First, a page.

As we gear up for another Paczki Day — our local Polish version of Mardi Gras, this Tuesday, Feb. 24 — we thought it best to provide a listing of Eastern European restaurants. Some will serve the fabled paczek, some will not, but all will serve the sort of hearty, calories-be-damned fare that's a perfect complement to the deep-fried confection we can't resist.
Amadeus Restaurant 122 E. Washington St., Ann Arbor; 734-665-8767; $$: The hearty Polish menu features sauerkraut and kielbasa stew, pierogi and golabki-stuffed cabbage in tomato sauce. In additiont o the usual crumbly, fruit-filled pastries to accompany your coffee for the perfect ending, on Paczki Day, they'll have the appropriate confections, all made on-site, including the raspberry, cherry, apricot prune and plain varieties.
Bosnian Specialties 3028 Caniff, Hamtramck; 313-875-2722; $: Unpretentious in the extreme, Bosnian Specialties has seven round, well-spaced tables up a flight of steps, trying for a homey effect. Little rustic crosshatched roof effects adorn the windows and the corner table sits in a wooden bower twined with plastic grapevines. The food brings to mind Greek and Romanian dishes; gyros are on the menu, as are Greek salad and various shishes. The national food of Bosnia, though, and the most popular dish at Bosnian Specialties, is chevapi, beef ground with "secret ingredients" and made into sausage. It can be served on its own or between slices of lepina, a round, filling bread, sort of like a huge grilled English muffin, but spongier. Another interesting dish is the "burek" — layers of phyllo pastry filled with ground beef or cottage cheese. The cheese version is comfort food, mild and bland and very filling. Portion sizes are impressive.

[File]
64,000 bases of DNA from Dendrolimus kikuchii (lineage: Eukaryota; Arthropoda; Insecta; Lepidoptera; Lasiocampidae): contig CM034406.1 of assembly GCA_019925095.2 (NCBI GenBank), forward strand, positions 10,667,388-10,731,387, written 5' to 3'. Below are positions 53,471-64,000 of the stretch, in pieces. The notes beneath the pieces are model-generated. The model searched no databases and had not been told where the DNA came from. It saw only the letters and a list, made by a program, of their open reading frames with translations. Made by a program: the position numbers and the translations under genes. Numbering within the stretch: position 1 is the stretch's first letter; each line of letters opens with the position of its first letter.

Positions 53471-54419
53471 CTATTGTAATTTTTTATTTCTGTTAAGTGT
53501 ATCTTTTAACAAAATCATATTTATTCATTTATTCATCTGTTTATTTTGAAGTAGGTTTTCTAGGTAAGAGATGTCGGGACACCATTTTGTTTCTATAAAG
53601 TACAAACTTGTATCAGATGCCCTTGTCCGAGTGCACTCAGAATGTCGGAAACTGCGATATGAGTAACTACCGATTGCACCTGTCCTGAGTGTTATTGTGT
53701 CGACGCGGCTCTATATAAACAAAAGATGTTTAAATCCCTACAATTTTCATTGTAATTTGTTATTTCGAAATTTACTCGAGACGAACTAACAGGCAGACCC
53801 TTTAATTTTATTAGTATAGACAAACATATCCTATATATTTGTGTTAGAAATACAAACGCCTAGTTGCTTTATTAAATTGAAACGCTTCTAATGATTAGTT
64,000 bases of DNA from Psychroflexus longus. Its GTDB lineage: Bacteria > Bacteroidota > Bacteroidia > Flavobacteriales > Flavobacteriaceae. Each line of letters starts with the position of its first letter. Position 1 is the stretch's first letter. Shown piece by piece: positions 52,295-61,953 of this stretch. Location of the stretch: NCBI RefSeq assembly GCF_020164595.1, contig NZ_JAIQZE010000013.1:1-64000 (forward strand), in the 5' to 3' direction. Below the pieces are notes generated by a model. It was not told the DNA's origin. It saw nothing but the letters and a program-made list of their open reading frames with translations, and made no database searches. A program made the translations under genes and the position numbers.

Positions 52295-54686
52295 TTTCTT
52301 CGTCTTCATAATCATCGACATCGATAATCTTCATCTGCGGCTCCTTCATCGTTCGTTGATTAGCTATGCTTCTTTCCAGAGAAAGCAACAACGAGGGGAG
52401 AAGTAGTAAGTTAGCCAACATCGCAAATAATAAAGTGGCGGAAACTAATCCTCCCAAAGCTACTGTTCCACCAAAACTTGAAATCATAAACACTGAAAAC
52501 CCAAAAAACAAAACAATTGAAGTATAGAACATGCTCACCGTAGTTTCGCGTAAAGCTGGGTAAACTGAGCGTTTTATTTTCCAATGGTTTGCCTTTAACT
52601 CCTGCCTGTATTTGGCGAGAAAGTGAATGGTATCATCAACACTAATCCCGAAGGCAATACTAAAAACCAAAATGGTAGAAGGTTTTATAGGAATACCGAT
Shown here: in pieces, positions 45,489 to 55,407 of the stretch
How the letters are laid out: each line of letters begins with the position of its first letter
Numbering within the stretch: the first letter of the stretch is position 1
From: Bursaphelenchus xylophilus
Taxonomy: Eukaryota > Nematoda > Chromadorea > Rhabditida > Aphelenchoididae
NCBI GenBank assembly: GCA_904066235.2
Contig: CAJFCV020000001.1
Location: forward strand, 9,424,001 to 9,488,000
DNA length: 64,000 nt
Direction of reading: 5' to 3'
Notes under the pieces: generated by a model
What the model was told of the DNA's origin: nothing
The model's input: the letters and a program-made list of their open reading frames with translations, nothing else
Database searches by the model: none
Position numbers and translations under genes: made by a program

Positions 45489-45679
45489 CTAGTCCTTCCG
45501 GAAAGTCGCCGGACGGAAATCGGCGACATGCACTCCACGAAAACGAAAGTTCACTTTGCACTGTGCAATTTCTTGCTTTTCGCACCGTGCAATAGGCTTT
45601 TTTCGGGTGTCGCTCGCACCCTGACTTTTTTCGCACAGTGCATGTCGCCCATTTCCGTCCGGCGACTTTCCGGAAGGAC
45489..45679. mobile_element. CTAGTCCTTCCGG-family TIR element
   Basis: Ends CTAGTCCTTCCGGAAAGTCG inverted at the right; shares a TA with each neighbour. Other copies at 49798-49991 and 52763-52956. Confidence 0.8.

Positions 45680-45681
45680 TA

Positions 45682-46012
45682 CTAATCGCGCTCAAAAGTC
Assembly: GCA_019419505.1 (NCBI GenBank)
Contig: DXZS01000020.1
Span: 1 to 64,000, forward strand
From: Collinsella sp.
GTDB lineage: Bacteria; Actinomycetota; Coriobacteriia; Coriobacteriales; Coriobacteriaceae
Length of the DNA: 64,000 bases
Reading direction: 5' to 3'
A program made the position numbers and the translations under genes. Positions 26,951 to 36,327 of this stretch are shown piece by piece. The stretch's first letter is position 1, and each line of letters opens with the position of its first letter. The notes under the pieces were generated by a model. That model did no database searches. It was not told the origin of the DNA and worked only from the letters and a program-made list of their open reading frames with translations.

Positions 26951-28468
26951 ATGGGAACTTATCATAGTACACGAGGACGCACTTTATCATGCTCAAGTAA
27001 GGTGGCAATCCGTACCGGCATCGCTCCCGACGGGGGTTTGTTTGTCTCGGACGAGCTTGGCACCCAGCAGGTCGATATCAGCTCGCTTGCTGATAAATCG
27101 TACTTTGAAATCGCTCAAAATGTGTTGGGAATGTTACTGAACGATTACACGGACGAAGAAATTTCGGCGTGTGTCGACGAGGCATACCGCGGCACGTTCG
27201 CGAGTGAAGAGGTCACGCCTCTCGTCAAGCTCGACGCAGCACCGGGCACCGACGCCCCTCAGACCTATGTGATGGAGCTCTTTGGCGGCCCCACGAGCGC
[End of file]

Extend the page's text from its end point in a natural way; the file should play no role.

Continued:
Bucharest Grill 2040 Park Ave. (on Elizabeth), Detroit; 313-962-2933; $: This tiny takeout place attached to the Park Bar has affordable shawarma sandwiches and creative hot dogs. For the health-conscious, Bulgarian goat cheese replaces chicken on the veggie version of the shawarma — though some object to the use of mayo. On the board for hot dogs are the Hamtramck, served with sauerkraut, and the Romanian skinless sausage. The Park's barkeep can serve you and adult beverage to wash it down.
Hungarian Rhapsody 14315 Northline Rd., Southgate; 734-283-9622; $: Steve and Darlene Szatmari's downriver Hungarian Rhapsody is filled with families who want to eat food that tastes like grandma used to cook. Everyone knows that these cuisines are on the heavy side — not exactly suitable for a weight-reducing diet, but very delicious. The Hungarian combination plate lets you sample chicken paprikash, cabbage stuffed with pork, veal and rice, and a great breaded pork chop. However, the outstanding choices at Hungarian Rhapsody are the desserts — kremes (kre-mesh), puff pastry with vanilla custard filling.